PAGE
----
Mark Bowden has been Resident Composer at the BBC National Orchestra of Wales since June 2011. Born in Wales, 1979, Mark’s association with BBC NOW has been especially fruitful, with three major new commissions punctuating an exciting series of performance and education projects. His most substantial piece yet is A Violence of Gifts, scored for soprano, baritone, chorus and orchestra, to a specially commissioned libretto by the Welsh poet and writer Owen Sheers.
Inspired by Haydn’s oratorio, The Creation (1797-8), the piece explores the origins of light, matter and life. Crucially, though, Mark and Owen come from a 21st century perspective in weaving together some of the very latest scientific theories and discoveries, including some they learned about whilst visiting the Large Hadron Collider (LHC) at CERN, the European Organisation for Nuclear Research, beneath the Franco-Swiss border.
It seems fitting that the world premiere of A Violence of Gifts will take place just as the LHC has been switched on for a second time, in search of further discoveries about our universe and life on earth. On Saturday April 18 at Cardiff’s St David’s Hall – and broadcast live by BBC Radio 3 – the BBC National Orchestra and Chorus of Wales, conducted by Martyn Brabbins, will be joined by soloists Elizabeth Atherton and Roderick Williams in a programme which also includes Holsts’ The Planets.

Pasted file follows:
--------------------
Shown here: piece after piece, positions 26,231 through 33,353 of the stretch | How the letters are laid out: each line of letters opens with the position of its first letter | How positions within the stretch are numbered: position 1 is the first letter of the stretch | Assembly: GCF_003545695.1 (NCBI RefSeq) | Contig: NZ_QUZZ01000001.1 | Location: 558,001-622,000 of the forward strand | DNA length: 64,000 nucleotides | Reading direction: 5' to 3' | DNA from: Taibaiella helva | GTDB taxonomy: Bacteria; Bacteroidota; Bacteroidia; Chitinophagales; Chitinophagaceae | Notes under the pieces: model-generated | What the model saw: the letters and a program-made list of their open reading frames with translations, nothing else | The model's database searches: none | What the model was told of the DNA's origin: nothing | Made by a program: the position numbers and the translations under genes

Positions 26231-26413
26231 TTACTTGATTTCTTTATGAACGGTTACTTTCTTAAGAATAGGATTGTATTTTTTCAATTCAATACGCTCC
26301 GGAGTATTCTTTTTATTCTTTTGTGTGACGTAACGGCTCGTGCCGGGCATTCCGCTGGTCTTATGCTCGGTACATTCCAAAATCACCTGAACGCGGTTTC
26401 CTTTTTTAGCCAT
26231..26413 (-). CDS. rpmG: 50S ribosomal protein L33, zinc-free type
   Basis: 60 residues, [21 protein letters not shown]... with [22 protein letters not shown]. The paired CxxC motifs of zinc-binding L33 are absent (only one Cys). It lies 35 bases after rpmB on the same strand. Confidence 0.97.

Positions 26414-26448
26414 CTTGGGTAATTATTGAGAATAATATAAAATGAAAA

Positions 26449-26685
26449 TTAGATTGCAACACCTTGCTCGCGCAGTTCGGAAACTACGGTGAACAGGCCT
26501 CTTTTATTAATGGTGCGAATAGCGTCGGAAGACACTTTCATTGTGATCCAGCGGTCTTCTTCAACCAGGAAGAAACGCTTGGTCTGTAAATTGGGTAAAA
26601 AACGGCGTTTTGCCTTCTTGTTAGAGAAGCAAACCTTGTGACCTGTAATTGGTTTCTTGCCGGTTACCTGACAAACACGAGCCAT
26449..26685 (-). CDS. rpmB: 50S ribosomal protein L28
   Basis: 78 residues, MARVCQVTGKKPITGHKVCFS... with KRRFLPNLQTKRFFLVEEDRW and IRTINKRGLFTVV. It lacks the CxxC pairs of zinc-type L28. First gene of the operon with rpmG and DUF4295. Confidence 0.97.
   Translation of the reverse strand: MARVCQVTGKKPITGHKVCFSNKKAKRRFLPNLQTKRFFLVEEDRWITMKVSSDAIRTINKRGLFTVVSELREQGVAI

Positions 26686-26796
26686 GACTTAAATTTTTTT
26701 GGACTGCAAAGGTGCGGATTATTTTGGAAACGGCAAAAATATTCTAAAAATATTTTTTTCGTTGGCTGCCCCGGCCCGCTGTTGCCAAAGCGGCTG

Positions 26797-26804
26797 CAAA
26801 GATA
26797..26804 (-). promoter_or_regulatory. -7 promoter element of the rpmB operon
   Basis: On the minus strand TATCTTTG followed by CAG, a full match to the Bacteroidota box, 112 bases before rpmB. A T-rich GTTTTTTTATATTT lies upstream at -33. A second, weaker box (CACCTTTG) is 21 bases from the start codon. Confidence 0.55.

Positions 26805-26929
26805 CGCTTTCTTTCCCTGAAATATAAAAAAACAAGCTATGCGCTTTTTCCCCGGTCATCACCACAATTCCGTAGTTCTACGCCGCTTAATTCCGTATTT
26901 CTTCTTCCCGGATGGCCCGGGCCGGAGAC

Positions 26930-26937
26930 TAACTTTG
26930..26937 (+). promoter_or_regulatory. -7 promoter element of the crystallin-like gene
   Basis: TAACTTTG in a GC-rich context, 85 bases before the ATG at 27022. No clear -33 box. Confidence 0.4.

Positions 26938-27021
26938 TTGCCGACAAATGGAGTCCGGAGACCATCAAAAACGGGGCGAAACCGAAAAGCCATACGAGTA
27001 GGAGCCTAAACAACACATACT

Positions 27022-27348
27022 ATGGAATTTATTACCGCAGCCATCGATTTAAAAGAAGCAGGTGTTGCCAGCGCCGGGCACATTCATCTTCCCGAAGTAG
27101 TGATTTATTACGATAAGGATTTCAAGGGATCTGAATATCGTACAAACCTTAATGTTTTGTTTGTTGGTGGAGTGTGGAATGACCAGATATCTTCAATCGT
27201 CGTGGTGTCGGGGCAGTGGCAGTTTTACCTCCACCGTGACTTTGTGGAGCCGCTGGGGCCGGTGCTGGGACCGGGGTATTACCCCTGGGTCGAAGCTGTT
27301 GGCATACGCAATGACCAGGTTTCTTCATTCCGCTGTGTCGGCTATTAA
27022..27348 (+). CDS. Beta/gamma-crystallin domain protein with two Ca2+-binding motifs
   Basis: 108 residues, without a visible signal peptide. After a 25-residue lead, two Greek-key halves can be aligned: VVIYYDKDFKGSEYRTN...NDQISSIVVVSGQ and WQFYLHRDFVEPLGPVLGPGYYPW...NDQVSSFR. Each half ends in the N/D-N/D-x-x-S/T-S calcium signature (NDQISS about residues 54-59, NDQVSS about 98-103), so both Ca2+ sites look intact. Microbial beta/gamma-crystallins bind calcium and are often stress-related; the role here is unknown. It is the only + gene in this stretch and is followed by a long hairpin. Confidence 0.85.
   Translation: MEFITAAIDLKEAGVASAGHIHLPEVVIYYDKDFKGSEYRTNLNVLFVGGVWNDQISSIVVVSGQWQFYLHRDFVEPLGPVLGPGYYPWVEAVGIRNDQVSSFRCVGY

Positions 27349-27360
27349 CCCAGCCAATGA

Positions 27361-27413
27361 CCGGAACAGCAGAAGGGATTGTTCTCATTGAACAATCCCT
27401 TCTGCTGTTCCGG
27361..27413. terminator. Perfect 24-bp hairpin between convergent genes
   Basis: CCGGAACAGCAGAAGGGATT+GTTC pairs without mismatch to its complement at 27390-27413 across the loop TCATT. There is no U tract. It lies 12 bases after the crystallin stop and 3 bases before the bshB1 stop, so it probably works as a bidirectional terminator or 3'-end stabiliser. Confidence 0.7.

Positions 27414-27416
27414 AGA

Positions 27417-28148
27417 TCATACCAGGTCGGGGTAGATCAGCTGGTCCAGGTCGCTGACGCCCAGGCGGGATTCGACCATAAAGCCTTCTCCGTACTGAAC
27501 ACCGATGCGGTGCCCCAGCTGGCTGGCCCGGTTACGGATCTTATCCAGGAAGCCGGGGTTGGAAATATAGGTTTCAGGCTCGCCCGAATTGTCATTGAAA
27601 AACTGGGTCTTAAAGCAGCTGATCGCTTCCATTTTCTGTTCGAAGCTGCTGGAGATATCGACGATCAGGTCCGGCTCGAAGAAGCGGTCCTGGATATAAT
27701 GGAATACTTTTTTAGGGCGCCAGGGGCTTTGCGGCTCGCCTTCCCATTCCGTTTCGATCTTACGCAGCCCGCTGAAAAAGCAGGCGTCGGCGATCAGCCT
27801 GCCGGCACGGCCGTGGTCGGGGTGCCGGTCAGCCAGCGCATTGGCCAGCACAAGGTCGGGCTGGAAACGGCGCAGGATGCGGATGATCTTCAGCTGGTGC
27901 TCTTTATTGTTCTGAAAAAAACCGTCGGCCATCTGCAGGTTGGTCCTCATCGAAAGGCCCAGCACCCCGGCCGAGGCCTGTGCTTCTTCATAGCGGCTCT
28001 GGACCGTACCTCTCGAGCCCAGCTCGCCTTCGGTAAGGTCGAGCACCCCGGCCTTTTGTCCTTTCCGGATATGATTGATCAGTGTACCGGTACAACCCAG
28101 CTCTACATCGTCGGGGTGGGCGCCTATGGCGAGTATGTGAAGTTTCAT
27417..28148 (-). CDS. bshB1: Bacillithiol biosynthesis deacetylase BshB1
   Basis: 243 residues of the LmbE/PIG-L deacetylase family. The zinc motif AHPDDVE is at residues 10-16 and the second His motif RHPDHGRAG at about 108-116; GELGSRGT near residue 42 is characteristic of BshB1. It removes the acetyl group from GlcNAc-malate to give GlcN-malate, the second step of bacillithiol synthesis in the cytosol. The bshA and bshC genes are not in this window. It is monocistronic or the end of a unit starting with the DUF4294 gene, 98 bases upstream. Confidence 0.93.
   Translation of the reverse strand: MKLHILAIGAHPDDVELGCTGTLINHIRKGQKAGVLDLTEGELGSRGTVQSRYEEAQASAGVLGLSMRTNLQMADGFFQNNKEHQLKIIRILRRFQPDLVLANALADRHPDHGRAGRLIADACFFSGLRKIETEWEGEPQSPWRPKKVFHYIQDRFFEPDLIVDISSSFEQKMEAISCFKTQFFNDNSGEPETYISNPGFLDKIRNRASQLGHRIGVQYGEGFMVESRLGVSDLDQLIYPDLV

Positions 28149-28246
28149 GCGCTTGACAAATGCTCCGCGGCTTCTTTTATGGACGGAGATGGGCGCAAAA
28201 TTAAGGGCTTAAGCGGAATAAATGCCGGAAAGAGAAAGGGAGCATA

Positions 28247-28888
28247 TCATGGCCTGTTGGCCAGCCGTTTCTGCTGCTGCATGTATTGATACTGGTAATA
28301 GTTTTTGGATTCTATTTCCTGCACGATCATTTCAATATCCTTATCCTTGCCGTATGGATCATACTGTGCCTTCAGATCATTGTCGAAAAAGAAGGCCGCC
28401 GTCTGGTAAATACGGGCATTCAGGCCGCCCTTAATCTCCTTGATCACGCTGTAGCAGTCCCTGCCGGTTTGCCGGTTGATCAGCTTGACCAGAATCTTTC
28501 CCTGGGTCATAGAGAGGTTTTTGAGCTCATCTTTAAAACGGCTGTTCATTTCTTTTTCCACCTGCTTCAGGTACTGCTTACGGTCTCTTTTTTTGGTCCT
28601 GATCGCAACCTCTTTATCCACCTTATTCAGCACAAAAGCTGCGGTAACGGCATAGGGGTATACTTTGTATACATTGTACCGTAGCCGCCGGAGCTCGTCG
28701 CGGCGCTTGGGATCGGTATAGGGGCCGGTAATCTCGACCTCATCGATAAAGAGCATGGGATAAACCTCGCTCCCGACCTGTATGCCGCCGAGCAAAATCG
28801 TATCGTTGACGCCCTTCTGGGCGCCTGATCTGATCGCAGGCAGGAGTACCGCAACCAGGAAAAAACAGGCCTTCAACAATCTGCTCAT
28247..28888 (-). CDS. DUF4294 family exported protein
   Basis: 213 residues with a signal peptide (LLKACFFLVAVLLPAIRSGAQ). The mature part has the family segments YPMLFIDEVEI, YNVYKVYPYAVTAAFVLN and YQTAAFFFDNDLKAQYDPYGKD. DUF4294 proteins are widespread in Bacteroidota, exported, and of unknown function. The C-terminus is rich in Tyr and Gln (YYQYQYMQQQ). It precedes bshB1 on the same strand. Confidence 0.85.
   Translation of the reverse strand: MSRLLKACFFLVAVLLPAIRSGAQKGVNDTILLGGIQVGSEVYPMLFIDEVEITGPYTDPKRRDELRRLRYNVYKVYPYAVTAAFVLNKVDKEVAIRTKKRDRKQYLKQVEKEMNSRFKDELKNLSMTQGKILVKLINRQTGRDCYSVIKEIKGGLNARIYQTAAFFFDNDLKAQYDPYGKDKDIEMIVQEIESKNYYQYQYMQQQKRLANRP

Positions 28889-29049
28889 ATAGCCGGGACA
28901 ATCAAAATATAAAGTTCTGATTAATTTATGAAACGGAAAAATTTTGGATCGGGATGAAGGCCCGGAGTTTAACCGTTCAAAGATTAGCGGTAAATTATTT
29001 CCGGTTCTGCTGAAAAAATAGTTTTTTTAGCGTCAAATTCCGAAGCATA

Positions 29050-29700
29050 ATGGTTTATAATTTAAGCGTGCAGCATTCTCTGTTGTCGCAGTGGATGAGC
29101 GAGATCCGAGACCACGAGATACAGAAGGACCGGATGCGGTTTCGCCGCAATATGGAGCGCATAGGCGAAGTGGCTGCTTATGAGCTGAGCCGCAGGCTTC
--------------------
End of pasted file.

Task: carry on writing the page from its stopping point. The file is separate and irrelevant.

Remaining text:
Ahead of rehearsals, Mark spoke with Steph Power about A Violence of Gifts, and what led him to its extraordinary subject matter. Together they explore many ideas, from the interplay of music, poetry and science, to Haydn and the Enlightenment, and the vital role that creative freedom plays in all fields of human endeavour.
Steph Power: Your new piece, A Violence of Gifts, is all about origins and genesis, so I’d like to ask you about the genesis of the piece itself. How did it come about?
Mark Bowden: It’s been a long time in the making. The first meeting was in December 2011, a few months after I started my residency at BBC NOW. I was just finishing my Cello Concerto when they asked me what I’d like to do for my next two pieces. I ended up writing Heartland next – the Percussion Concerto – which was a collaboration with National Dance Company Wales. But I said I also really wanted to write a piece with the chorus in the future.